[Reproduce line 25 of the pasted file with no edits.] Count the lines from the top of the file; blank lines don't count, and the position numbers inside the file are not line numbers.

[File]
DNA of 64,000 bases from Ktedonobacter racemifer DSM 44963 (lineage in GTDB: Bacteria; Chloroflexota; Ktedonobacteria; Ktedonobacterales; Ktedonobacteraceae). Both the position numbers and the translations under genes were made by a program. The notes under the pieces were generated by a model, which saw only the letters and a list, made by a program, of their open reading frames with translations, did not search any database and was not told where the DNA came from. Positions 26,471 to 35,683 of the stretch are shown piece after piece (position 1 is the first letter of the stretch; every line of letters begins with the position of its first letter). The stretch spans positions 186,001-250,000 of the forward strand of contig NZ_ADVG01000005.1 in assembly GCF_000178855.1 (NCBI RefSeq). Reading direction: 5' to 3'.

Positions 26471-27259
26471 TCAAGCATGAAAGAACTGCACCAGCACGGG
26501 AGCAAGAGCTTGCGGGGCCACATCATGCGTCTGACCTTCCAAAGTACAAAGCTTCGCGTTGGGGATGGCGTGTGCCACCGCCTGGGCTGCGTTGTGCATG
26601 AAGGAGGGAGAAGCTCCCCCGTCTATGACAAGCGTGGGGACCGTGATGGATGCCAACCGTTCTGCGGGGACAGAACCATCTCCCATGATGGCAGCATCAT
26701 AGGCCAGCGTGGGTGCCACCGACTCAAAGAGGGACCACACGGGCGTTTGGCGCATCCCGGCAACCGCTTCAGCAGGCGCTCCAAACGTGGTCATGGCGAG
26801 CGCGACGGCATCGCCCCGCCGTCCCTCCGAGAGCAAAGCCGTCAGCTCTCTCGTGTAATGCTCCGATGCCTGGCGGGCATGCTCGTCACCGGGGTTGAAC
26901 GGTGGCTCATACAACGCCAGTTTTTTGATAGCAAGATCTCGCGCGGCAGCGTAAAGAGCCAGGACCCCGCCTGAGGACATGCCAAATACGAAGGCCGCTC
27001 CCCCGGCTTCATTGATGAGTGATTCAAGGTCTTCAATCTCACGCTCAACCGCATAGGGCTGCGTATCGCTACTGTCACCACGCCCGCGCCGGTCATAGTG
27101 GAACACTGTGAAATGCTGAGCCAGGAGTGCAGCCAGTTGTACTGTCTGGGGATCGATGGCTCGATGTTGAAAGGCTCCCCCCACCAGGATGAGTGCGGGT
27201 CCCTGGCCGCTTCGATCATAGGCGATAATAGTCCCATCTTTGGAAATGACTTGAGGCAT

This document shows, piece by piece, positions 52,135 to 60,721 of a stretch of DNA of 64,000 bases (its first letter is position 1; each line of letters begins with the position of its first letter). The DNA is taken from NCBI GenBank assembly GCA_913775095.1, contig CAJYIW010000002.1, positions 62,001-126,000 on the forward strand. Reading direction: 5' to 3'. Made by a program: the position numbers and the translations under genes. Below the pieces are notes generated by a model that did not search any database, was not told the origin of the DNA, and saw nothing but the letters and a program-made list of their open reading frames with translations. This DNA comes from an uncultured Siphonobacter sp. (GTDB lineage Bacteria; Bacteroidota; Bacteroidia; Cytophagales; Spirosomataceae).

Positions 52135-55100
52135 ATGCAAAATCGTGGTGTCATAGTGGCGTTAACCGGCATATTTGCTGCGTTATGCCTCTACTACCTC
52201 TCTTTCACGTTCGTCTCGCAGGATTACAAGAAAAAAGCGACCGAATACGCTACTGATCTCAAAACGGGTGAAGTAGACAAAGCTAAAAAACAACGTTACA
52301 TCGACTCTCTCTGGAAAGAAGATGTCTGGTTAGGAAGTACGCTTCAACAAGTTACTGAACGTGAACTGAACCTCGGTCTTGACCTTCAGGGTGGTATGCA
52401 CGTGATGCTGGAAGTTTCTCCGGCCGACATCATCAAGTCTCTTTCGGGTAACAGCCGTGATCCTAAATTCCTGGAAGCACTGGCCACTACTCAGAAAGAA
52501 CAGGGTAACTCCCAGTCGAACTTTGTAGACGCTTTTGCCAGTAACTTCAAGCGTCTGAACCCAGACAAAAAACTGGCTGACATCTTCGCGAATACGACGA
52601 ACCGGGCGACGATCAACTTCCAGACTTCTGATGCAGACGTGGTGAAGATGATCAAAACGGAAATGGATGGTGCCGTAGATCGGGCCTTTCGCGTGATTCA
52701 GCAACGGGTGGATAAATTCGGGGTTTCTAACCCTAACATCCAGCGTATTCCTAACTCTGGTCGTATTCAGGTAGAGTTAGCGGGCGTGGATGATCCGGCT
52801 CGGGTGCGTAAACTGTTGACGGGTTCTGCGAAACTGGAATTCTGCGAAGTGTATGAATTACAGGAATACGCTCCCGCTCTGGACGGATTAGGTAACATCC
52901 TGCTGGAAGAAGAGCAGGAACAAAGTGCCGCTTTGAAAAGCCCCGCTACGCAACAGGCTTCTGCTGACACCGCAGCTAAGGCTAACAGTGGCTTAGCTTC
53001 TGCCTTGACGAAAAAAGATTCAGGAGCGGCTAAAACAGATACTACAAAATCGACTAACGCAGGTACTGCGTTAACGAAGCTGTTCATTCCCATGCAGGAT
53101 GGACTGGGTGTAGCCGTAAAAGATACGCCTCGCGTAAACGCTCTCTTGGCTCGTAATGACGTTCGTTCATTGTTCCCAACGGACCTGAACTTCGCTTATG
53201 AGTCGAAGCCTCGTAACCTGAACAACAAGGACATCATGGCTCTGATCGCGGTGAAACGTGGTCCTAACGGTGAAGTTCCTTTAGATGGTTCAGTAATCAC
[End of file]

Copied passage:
53201 AGTCGAAGCCTCGTAACCTGAACAACAAGGACATCATGGCTCTGATCGCGGTGAAACGTGGTCCTAACGGTGAAGTTCCTTTAGATGGTTCAGTAATCAC